Rudbeckia......... .......... ................... Rudbeckia sp. --..-................... 0 0 "
Sage, blue ............................ ................ Salvia farinacea ......... --.. -..-.. -------- 10 10 )
Sage, scarlet ........................................... Salvia splendens ...........- --..........- 20 20 -
Salpiglossis ...................... ............ ..... Salpiglossis sinuata ................84 84
Scarlet climber ................................ .... Quamoclit sloteri ............. ................. -66 76 71
Snapdragon .................................... Antirrhinum majus .......................... 93 74 83.5 M
Statice................................ .................. Lim onium sinatum ........................... 18 -- 18
Stock ......................................................... Matthiola sp. ------- --16 45 30.5 P
Sunflower........................................... Helianthus annuus .. ........... 69 62 87 72.7
Sweet pea, annual.................................. Lathyrus odoratus .--..- ....----------.. 97 95 96
Sweet pea, perennial ............................ Lathyrus latifolius ..--....................... 42 42
Thunbergia................... .................. Thunbergia sp. ..............--.--- 22 22
Torenia, blue............................................ Torenia fournieri ...-.......................... 4 29 16.5
Torenia, white....................................... Torenia sp. ............. .....-- -.... ---- 17 17
Verbena................................ .. ......... Verbena sp ...........-............................ 63 5 13 27
Zinnia, giant ............................................ Zinnia elegans ................................... 11 11 s
Zinnia, small ............................................ Zinnia elegans .................................... 5 2 7 4.7 0
0 = not infested, 20 = very lightly infested, 40 = lightly infested, 60 = moderately infested, 80 = heavily infested,
and 100 = very heavily infested.






Florida Agricultural Experiment Station


FACTORS OF INFESTATION
In some of these cases there was indication that wide varia-
tion in susceptibility to nematode attack may exist within the
same kind of plant. In the Dianthus group there was a wide
range of susceptibility, either between different types or indi-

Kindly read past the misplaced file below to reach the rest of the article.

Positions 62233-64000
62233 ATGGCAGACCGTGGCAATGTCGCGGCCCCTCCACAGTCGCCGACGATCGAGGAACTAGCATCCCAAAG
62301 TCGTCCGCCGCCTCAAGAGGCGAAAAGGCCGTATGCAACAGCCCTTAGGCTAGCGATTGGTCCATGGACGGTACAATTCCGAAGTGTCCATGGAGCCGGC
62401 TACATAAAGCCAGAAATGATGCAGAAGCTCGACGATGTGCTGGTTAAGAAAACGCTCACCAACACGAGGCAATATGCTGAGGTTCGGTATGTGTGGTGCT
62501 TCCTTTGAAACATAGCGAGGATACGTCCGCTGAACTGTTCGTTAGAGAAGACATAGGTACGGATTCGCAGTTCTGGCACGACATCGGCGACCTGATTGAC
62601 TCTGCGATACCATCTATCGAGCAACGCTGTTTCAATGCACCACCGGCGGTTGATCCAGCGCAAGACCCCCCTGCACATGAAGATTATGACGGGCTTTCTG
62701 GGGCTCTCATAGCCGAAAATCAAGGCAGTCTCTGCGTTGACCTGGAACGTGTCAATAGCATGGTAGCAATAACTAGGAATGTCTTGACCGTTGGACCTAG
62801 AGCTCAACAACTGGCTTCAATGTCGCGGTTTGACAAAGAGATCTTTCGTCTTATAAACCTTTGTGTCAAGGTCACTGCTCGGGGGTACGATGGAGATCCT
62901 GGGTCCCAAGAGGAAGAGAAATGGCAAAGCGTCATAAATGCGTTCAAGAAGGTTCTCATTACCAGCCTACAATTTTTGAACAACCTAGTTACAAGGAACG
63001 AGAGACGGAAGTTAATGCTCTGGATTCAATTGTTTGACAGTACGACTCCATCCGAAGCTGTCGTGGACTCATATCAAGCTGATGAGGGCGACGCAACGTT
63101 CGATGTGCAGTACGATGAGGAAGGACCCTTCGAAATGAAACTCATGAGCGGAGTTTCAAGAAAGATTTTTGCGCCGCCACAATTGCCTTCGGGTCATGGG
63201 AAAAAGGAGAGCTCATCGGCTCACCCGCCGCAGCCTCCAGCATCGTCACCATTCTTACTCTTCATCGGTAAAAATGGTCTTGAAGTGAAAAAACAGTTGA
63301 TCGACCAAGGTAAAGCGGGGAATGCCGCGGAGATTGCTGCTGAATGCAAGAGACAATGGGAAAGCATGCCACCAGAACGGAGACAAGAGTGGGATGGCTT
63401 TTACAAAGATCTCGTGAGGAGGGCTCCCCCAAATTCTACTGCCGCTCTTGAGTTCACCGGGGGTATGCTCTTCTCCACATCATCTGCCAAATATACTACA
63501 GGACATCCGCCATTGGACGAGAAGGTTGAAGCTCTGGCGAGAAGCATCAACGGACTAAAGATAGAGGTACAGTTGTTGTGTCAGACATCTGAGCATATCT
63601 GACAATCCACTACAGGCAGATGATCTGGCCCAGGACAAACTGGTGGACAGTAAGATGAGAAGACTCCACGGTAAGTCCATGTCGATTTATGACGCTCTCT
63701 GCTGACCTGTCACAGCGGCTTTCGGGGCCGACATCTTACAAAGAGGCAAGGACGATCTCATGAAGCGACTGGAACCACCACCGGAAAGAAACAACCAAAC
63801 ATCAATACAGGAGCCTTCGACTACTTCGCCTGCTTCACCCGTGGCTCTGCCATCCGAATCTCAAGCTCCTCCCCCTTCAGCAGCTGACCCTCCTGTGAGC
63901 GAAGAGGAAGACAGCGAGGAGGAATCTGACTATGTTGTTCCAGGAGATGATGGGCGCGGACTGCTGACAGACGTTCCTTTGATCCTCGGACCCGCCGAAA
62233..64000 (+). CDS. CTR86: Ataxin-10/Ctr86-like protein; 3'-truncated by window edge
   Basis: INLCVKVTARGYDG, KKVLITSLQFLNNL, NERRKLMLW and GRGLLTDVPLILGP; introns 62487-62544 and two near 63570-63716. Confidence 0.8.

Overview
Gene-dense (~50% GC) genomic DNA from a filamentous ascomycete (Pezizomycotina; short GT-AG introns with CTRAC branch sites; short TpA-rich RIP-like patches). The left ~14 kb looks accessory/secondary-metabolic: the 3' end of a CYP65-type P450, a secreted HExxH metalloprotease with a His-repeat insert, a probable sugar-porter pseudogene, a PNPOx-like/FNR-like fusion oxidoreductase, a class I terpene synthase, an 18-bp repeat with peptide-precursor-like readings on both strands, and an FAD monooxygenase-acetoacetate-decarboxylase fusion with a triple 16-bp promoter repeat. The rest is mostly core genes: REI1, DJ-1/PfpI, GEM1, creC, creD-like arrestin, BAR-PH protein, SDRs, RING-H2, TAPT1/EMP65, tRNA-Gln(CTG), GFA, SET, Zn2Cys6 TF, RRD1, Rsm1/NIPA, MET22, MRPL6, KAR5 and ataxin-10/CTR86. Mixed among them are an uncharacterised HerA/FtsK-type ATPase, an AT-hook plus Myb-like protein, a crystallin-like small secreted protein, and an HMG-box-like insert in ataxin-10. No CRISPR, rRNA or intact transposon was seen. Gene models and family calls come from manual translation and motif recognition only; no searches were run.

viduals of the same type. By careful selection, highly resistant
strains might be found or developed with some of these plants.
Some types of plants seem to exhibit considerable tolerance
to the attacks of the nematodes. The roots may have great
masses of galls and yet the plant may be quite vigorous. How-
ever, with plants of this type the supply of water seems to be
a very important factor. If the ground becomes dry these plants
wilt very badly. Snapdragons and Centaurea are examples.
Temperature is important in the root-knot problem. There
are at least two factors involved. The development of the nema-
tode is greater in spring and summer than in winter, so that
a plant which may not be heavily infested during the winter
may be so heavily attacked as to be greatly injured or killed
during warmer seasons. The warmer weather is, also, unfavor-
able to some kinds of plants so that their vitality is lowered
and they are more readily injured by root-knot.
RELATIVE SUSCEPTIBILITY
Below is a list of ornamentals grown during the four plant-
ings. These plants have been listed in the order of their suscep-
tibility to the attack of the nematode as shown by the plantings,
taking into consideration the damage to the plants. For the
most part they are listed according to the method of rating
discussed previously. However, that order is changed in some
cases where one kind of plant shows more damage than a more
heavily infested one, i.e., less tolerance.

Not infested Cosmos
Marigold Zinnia
Coreopsis Sweet alyssum
Argemone Torenia
Rudbeckia bicolor Thunbergia
Ageratum sp. Blue sage
Evening primrose Arctotis
Gaillardia Phlox
Phlox
Very lightly infested Statice
Michaelmas daisy Scarlet sage
Lupine Globe amaranth
Calliopsis Gerbera daisy
Four-o'clock Vinca







Relative Susceptibility of Ornamentals to Root-Knot


Stock
Leptosyne

Lightly infested
Godetia
China aster
Pentstemon
Dianthus
Portulaca
Verbena
Lantern groundcherry
Perennial sweet pea
Liatris spicata
Clarkia
Shasta daisy
Candytuft
Mignonette
Cypress vine
Artemisia
Petunia

Moderately infested
Acroclinium
Linaria
Poppy
Moonflower
Perennial chrysanthemum


Very heavily infested
Schizanthus
Morning-glory
Larkspur
Lobelia
Helichrysum
Amaranthus
Calendula
Balsam
Blue lace flower
Annual sweet pea
Celosia
Dolichos
Gourd


Nicotiana
Hunnemannia
Annual chrysanthemum
Dimorphotheca
English daisy
Scarlet climber or
Cardinal climber
California poppy

Heavily infested
Coleus
Aquilegia
Helianthus
Chinese forget-me-not or
Cynoglossum
Gypsophila
Gilia
latricaria
Nasturtium
Snapdragon
Hollyhock
Salpiglossis
Pansy
Centaurea
Under dry conditions heavily in-
fested plants of the last 6 in this
group wilt seriously.


Some plants very badly damaged


Some plants greatly stunted
Most plants greatly stunted


Plants very badly stunted
Most of plants badly damaged, some killed
.' 44 '' "t